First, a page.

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Q&A: “It’s Not Easy to Fight Impunity”

Jim Lobe interviews Guatemalan President ÁLVARO COLOM

WASHINGTON, Feb 19 2010 (IPS) - Guatemalan President Álvaro Colom said he intends to extend the mandate of the International Commission against Impunity in Guatemala (CICIG), in this interview with IPS during a three-day visit to the United States.

Guatemalan President Álvaro Colom greets Secretary of State Hillary Clinton.  Credit: Office of the Guatemalan president

Guatemalan President Álvaro Colom greets Secretary of State Hillary Clinton. Credit: Office of the Guatemalan president

The United Nations-sponsored CICIG, which began to operate in January 2008, was set up to strengthen and purge the country’s justice system and security forces. One of the key steps is to identify the infiltration of the corruption-riddled police and justice system by organised crime and illegal, clandestine armed security groups.

In Washington, the social democratic Colom – Guatemala’s first left-leaning president in over 50 years – met with the Organisation of American States (OAS) Secretary General José Miguel Insulza, addressed the hemispheric body’s Permanent Council, and had a meeting with U.S. Secretary of State Hillary Clinton.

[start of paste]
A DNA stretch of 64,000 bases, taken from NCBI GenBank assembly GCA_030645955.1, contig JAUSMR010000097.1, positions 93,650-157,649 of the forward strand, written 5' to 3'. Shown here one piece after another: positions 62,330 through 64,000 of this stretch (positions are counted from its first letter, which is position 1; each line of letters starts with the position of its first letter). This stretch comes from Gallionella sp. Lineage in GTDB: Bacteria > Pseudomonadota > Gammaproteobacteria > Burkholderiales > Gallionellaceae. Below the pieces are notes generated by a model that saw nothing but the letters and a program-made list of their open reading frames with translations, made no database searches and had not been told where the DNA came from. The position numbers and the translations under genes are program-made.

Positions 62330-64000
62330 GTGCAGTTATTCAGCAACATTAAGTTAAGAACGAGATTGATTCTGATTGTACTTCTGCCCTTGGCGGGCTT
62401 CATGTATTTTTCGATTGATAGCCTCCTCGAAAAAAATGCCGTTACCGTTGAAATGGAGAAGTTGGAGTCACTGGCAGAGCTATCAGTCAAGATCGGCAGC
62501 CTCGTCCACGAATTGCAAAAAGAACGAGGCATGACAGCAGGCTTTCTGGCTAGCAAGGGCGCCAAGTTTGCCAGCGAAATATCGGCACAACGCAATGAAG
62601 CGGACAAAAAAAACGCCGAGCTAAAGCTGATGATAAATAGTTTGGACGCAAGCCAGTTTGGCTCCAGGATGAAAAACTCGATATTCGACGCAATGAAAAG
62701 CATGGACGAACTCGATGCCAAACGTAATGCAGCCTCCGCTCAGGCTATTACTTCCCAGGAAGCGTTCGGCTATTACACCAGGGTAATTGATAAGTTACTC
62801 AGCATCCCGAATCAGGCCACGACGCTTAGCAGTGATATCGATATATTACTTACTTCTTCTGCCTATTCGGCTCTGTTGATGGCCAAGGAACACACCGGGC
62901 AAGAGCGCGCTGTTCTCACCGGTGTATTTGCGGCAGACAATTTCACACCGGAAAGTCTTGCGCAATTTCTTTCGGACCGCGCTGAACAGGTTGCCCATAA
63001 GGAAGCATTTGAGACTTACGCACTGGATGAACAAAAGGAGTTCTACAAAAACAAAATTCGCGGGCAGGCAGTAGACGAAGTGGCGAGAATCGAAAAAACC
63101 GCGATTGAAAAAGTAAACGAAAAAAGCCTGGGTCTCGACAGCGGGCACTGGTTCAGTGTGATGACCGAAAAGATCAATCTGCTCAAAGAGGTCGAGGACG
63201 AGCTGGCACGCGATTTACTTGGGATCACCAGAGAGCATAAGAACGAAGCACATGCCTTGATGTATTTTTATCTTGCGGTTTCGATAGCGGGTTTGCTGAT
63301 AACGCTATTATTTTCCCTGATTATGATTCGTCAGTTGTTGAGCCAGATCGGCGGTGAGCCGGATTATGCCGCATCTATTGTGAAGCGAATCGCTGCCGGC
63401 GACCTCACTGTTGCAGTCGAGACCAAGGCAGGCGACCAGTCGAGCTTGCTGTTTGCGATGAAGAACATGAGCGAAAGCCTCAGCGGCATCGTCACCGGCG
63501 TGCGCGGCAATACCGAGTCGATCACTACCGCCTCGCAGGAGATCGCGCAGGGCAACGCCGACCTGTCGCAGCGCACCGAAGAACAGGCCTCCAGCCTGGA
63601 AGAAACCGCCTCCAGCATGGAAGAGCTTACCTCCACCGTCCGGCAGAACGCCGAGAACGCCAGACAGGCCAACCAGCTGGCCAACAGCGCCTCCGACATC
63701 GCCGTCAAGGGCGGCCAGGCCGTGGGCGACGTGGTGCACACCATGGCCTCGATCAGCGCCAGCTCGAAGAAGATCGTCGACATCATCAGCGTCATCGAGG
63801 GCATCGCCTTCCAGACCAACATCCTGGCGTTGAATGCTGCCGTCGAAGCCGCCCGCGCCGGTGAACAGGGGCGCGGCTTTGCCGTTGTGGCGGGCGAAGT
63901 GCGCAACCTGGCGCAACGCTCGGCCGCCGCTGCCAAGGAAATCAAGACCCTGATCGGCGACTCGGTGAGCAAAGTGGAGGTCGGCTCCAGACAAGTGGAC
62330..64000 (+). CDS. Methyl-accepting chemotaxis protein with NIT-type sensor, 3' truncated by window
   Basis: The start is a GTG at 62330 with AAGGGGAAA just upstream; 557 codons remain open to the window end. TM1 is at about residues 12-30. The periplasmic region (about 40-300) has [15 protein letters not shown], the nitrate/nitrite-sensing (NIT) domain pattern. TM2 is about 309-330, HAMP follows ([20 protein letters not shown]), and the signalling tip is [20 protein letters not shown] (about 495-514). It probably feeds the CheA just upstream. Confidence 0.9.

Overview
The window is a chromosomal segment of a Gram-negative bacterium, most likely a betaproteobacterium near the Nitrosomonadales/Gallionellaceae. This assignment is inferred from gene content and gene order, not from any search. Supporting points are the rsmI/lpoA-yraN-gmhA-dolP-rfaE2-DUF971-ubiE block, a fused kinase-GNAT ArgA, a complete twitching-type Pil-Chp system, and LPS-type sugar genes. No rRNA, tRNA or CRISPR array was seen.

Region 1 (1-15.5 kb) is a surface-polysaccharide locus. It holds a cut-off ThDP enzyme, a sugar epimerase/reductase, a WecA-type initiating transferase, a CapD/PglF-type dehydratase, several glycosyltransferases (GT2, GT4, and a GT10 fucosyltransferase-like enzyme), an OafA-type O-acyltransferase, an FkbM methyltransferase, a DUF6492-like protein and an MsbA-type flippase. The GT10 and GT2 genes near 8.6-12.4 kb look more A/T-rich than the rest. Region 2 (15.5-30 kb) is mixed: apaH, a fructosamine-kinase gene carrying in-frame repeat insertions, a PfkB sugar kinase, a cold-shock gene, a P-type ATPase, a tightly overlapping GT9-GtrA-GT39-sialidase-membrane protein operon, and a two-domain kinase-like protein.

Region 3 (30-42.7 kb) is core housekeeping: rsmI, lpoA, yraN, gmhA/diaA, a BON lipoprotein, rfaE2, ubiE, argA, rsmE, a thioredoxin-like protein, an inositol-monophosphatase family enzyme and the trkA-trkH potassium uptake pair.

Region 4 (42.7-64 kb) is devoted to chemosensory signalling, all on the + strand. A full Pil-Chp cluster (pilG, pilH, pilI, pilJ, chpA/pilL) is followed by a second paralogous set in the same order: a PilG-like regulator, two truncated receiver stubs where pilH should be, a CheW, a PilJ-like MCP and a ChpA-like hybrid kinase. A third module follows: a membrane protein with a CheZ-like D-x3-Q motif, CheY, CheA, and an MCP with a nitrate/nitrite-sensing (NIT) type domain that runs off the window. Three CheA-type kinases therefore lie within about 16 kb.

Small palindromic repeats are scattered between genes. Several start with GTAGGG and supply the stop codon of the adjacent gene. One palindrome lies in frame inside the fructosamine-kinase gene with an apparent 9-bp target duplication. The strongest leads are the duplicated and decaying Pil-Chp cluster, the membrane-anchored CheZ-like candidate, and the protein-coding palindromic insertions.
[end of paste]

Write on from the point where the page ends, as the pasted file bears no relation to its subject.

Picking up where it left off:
Q: I know you spoke at the OAS about the work of CICIG and what it’s doing. Do you know how much longer CICIG will be required to work in Guatemala in order to do what you wish it to accomplish? A: I wish it could be a short time. But honestly speaking, I think more than a year and seven months (the time left of its mandate) will be needed. It is making an important contribution to the country. It’s not easy for a government to fight impunity in a country where impunity reigns, but I am totally committed to the goals of justice and security.

I believe that in the next three or four months, the office of the public prosecutor and CICIG will solve several complex cases, which would set an example in terms of curbing impunity. But in concrete terms, I think there is a great deal to be done.

And the most important thing is for CICIG’s experience not to disappear when it is disbanded, but for it to leave its experience with the office of the public prosecutor, the Supreme Court, and the interior ministry.

Q: How long do you think it will take before the CICIG will have completed its work to your satisfaction? A: Its mandate ends in September 2011, but that won’t be enough time.

Q: You will try to have the mandate extended? A: Yes, I will.

Q: You are supposed to choose a new attorney general in May, I believe. What would be the ideal profile for your appointment and how transparent will that process be? A: The legal process has already begun. The nomination committee, made up of Supreme Court magistrates, university law departments and the bar association will draw up a list of six lawyers, from which I will select one.